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ITMikeKFlag for United States of America

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SCSI drive down!

I have an old 2.1GB SCSI hard drive that pretty much is not recoverable in the realm of my skills.
I need to send it out to a clean room for poossible recovery.
Desire: Have a new SCSI loaded with the image from the broken one...providing a plug & play situation.
The drive spins.....but sounds a bit loud on the "whine" side of things. There are a minimal number of "clicks" and "knocks".....but it does spin-up.
This began with the power outage from hurricane Sandy....the server never came back up and I cannot read it with my devices.
Outside of Googling, I would prefer someone with first-hand experience so I can gather companies I can choose from for the service....I know it will cost $$$$ but...it is what it is!
Where should I send it?
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David
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First, turn it off and keep it off.  Many major cities have "data recovery services" listed.   Be prepared for $1000 or so.  The decent firms give you a free estimate.  Make sure they have onsite equipment and don't send it out.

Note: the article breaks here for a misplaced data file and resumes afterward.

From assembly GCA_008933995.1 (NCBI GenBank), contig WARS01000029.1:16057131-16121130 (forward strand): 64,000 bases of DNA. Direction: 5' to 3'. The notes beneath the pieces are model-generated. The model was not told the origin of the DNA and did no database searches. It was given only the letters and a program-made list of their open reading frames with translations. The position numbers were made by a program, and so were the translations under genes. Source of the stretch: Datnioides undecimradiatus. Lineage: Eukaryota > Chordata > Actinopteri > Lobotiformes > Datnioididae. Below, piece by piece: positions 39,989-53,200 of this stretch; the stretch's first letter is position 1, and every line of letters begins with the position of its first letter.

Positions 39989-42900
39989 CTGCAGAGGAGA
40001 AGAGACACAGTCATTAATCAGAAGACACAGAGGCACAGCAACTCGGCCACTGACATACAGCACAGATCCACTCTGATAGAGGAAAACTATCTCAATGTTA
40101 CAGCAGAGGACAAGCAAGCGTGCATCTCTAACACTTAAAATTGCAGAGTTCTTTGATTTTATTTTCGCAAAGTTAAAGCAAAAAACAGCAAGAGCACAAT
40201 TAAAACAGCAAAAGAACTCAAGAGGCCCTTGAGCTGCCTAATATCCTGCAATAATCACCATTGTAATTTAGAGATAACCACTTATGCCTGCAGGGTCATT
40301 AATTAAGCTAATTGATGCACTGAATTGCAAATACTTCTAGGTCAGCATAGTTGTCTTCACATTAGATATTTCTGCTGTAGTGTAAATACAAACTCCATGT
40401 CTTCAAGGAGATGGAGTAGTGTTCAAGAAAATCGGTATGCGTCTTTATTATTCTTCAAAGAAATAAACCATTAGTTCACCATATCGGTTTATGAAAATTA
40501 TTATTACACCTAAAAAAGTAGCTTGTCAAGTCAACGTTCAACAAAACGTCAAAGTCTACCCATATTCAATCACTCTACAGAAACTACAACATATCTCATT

The good ones also run 24x7 and you can just walk in.  Not knowing what city you are in I can't recommend anybody.   There are some national firms like gillmore and ontrack  but when you consider the risk of further damage in shipping, delays, and that pricing is all pretty much the same, always best to go to a local company if you can.

If in DFW area, I like 24hourdatarecovery.com
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rindi
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correction on my previous post .. gillware, not gillmore, but I do stand by just finding a local company if you can due to the shipping issue.  Repairing this type of problem (based on my assumption given the symptoms) isn't rocket science, it is pretty easy if you have $25000 worth of equipment, so they're all pretty much the same.   Reconstructing busted file systems or busted RAID configurations requires the real talent.
Just to fortify the initial statement of dlethe:

Under all circumstances DON'T MAKE ANY FURTHER ATTEMPT TO USE THE DRIVE OR EVEN PLUG POWER CORDS IN !!!

If anthing is mechanically wrong (including, but not limited to, a head crash), even the shortest attempt to start the drive will immediately cause further, unrecoverable damage to the data. This could instantly make the difference between "almost anything revovered" and "FUBAR".